Dear Tulane Community:
A word of advice. If you are hoping to do well in the Fitts Bit Challenge, which is heading into its final week, going to China won't help. Two 14-hour flights in three days really throw off your weekly step total – no matter how often you are told that you are "free to move about the cabin." Jet lag upon your return doesn't help either.
But I would not have missed last week's visit to the world's most populous country for anything. It was my first opportunity as president of Tulane to visit China and some of its growing number of Tulane students and alumni. I attended a large alumni reception and dinner and addressed a room overflowing both with admitted students and with love for Tulane. Our university is highly regarded in China. In fact, of the more than 1,200 international students at Tulane, more than half – 759 to be exact – come from China.
"Crossing Boundaries" has been the defining theme of my academic career. Crossing Boundaries means breaking down the divisions between fields and bringing the best knowledge, research and skills from a wide variety of disciplines to solve the most difficult problems facing our community and world. The internationalization of higher education, the literal crossing of boundaries between countries, communities and ideologies is also central to increasing understanding, empowering education and discovering solutions.
We encourage our students to learn from one another, to get to know those from different backgrounds – whether it's someone from another city, country or field of study. Why? Because true innovation happens when people from different backgrounds work together and combine their knowledge to discover something greater.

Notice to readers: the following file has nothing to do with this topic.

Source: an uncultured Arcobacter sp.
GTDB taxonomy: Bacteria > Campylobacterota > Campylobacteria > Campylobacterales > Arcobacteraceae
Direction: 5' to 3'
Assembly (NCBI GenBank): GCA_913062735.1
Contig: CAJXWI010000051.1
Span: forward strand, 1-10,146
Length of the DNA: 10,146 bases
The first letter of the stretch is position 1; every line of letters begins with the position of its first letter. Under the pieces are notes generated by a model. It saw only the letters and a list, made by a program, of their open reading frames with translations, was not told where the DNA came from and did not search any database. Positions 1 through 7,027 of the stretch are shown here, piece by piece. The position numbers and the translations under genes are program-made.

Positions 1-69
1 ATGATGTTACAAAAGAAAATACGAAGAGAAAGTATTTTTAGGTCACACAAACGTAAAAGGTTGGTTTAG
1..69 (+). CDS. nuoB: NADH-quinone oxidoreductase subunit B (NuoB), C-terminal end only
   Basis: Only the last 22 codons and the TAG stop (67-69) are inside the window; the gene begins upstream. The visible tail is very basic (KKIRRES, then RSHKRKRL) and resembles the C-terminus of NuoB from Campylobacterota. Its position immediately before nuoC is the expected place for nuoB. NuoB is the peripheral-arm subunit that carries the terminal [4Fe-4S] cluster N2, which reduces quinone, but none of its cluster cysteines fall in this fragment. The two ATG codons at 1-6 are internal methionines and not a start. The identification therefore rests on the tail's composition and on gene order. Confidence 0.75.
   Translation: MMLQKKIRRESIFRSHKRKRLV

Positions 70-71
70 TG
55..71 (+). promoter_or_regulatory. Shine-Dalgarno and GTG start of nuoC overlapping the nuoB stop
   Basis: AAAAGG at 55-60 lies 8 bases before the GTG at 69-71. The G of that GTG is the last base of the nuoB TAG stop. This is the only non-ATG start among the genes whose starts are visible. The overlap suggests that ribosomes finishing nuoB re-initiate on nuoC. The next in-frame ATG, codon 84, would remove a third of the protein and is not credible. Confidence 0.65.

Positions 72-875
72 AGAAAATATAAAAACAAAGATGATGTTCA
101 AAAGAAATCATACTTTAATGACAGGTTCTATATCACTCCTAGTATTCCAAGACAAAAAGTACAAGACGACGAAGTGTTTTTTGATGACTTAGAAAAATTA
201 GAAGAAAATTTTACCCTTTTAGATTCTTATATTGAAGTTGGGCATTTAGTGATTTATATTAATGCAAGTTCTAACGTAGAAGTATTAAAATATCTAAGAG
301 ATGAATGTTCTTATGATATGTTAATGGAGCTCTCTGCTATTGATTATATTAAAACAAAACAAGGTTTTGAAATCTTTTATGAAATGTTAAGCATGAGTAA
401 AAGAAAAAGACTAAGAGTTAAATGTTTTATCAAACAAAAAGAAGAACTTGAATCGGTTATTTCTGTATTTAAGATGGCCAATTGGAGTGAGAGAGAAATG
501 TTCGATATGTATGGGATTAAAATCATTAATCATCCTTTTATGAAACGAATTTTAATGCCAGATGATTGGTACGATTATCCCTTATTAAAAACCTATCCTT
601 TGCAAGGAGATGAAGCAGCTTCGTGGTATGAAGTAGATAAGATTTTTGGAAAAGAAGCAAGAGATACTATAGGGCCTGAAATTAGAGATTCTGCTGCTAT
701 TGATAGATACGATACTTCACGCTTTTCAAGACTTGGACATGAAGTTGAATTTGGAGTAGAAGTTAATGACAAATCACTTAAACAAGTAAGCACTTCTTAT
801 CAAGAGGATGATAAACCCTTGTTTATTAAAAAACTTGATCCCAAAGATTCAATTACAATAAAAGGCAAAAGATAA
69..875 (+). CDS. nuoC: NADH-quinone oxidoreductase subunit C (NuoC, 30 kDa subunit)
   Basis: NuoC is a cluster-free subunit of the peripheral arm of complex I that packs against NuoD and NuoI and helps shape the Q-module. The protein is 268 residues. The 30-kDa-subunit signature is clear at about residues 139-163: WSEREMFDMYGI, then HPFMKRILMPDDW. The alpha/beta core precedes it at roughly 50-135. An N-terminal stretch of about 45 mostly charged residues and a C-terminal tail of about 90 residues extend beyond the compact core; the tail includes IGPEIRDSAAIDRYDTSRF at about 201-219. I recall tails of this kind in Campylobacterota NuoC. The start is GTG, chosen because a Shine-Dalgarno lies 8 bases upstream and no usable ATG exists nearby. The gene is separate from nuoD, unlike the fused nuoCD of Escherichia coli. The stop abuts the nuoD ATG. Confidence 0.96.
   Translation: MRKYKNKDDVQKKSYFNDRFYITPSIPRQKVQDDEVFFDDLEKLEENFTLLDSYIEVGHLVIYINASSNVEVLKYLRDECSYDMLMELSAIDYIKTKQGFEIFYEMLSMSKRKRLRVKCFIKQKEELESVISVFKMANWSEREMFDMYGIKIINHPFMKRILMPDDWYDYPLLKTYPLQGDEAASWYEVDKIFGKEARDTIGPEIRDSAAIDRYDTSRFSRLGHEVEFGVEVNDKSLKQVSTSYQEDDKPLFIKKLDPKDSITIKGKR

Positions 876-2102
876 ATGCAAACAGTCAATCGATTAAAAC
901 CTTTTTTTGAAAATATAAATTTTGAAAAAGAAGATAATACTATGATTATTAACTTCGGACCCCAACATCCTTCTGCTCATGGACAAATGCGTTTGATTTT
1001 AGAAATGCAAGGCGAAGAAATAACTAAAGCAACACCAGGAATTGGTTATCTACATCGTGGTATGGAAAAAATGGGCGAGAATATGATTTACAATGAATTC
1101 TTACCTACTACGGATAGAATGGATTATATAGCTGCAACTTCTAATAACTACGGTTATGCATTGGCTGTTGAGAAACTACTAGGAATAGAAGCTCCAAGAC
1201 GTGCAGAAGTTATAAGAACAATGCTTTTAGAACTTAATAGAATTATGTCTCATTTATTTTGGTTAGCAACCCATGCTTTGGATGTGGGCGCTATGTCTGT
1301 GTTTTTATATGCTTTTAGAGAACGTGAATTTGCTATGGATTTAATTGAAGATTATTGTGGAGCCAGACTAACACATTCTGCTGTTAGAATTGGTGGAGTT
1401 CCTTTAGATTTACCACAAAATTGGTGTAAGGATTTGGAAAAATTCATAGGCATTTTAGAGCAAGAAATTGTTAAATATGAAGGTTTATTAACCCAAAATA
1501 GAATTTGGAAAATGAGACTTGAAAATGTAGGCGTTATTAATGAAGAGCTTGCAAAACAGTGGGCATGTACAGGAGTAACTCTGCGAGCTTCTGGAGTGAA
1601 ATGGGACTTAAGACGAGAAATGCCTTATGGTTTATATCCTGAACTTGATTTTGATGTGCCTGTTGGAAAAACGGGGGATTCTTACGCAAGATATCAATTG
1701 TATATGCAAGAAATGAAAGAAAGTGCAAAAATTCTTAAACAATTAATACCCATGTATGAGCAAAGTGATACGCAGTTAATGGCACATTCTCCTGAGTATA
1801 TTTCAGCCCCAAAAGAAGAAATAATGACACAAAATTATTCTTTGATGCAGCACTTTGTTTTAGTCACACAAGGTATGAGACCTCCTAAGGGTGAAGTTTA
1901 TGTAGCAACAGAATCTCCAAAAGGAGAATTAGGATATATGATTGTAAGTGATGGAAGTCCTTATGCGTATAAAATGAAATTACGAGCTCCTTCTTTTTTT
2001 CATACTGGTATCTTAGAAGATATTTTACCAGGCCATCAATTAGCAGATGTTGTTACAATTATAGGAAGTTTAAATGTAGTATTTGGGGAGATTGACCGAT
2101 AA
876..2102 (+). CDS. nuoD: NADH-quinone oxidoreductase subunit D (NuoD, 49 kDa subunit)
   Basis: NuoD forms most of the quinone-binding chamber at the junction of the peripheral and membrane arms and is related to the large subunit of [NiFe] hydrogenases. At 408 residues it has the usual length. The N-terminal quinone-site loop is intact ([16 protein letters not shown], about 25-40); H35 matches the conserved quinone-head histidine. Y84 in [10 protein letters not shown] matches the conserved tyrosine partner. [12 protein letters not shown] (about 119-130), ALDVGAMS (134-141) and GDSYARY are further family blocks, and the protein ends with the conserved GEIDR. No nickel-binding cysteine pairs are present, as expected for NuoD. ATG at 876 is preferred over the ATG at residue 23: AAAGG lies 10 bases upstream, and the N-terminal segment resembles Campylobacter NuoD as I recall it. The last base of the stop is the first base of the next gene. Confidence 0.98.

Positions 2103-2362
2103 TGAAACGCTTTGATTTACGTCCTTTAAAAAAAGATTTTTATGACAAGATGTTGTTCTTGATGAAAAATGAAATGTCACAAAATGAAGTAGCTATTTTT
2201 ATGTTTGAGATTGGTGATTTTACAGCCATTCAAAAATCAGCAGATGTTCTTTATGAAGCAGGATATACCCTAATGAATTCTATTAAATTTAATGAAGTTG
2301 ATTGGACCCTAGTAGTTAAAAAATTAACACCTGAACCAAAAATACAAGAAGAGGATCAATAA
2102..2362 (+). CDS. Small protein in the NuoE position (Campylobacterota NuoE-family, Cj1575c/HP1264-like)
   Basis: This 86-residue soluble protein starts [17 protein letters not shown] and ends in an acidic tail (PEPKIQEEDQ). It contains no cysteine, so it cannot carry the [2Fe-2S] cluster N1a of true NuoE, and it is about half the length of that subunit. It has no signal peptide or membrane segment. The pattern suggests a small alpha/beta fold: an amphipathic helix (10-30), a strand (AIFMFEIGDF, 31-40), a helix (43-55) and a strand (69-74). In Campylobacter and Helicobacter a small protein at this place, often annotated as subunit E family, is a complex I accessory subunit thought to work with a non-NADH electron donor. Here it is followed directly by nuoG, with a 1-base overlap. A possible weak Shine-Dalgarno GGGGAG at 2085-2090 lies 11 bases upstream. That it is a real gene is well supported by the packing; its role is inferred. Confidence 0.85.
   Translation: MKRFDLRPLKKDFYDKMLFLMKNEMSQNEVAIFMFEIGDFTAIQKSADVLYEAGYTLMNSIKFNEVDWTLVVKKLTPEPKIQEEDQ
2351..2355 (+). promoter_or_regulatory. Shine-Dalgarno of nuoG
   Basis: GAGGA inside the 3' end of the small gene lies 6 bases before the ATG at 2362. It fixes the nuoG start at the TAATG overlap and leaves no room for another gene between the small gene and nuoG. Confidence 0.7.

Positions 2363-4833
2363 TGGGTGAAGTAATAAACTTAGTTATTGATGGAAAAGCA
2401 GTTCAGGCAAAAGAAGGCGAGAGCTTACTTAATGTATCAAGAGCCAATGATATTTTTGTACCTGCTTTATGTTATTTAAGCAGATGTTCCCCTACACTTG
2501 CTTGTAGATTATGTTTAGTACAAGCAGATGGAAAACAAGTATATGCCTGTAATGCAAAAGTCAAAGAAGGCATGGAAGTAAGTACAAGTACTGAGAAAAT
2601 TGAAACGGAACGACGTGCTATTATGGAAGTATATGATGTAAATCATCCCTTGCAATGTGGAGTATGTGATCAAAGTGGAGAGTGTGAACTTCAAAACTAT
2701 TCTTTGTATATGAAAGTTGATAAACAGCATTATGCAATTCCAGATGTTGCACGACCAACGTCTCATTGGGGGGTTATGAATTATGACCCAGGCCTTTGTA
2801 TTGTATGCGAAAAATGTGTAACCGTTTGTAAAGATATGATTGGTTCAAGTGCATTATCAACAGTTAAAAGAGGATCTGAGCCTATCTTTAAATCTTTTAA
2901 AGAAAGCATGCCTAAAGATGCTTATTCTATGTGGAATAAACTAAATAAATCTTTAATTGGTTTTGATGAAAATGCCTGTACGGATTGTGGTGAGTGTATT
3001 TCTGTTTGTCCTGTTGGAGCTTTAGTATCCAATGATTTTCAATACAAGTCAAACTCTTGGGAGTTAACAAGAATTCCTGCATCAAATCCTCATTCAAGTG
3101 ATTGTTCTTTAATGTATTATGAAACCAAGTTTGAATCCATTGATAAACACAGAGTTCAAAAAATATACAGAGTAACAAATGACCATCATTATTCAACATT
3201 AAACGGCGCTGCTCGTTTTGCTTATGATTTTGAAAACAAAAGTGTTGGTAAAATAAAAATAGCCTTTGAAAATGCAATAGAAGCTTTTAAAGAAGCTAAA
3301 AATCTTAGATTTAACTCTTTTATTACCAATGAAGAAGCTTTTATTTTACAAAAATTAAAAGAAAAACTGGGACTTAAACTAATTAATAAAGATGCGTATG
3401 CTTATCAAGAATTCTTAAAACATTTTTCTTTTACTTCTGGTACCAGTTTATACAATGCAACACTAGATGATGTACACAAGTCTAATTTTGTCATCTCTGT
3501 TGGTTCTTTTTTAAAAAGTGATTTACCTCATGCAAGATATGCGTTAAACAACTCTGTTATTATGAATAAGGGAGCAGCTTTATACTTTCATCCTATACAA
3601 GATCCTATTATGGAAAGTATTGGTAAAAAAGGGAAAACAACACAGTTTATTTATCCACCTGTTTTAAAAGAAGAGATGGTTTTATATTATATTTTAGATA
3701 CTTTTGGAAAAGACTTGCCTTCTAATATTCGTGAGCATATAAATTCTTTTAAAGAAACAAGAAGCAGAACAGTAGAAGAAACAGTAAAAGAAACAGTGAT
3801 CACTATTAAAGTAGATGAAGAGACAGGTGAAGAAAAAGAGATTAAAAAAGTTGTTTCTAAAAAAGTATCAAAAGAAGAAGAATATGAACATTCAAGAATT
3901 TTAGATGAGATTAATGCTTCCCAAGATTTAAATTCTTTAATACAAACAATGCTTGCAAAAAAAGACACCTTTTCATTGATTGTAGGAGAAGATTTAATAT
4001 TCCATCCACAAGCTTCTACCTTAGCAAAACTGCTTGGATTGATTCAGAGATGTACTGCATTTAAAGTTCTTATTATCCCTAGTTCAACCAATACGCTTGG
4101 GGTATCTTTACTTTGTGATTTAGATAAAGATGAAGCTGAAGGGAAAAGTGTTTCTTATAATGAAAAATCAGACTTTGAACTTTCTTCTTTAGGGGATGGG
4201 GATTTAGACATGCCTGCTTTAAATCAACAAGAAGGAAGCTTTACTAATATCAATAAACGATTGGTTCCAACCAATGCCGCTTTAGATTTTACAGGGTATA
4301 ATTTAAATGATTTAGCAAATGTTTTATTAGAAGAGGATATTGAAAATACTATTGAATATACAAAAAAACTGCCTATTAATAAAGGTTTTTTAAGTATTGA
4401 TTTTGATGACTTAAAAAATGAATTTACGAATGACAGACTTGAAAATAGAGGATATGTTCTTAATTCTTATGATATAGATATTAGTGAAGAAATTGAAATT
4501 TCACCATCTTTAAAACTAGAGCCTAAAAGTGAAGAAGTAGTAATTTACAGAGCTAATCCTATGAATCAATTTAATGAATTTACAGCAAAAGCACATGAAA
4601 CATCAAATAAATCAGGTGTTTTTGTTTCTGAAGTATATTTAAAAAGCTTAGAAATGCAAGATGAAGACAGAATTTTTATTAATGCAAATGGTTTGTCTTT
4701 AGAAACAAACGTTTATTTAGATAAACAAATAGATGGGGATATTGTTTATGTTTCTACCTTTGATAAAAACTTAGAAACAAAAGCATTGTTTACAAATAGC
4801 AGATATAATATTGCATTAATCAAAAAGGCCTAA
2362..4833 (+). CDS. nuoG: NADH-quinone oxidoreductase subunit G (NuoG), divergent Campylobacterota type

A Tulane education is a training in global citizenship. It is teaching students to live, grow and lead in a diverse, ever-evolving and interconnected world. This is why we encourage so many students to take part in joint degree programs with international universities and to study abroad – not only in China, but throughout the world. It's why we support Tulane faculty as they direct numerous overseas programs and carry out research in business, law, medicine, public health and more.
Our alumni also consistently place Tulane among the top Peace Corps volunteer-producing colleges and universities. On Wednesday, the Peace Corps announced that Tulane ranked No. 3 among medium-size schools on the agency's list of top volunteer-producing colleges and universities and, for the fifth consecutive year, ranked No. 1 among schools that produce volunteers from graduate programs. In fact, since the Peace Corps was founded in 1961, nearly 600 Tulanians have served as volunteers. Currently, there are 44 undergraduate Tulane alumni and 20 graduate alumni making a difference in the lives of others and becoming global leaders by serving in the Peace Corps.
I told the prospective students I met with in China that they would find a welcoming, supportive community at Tulane and an interdisciplinary educational experience like none other. I hope to tell other international students the same thing. Our goal is to attract students the world over in order to solve problems all over the world.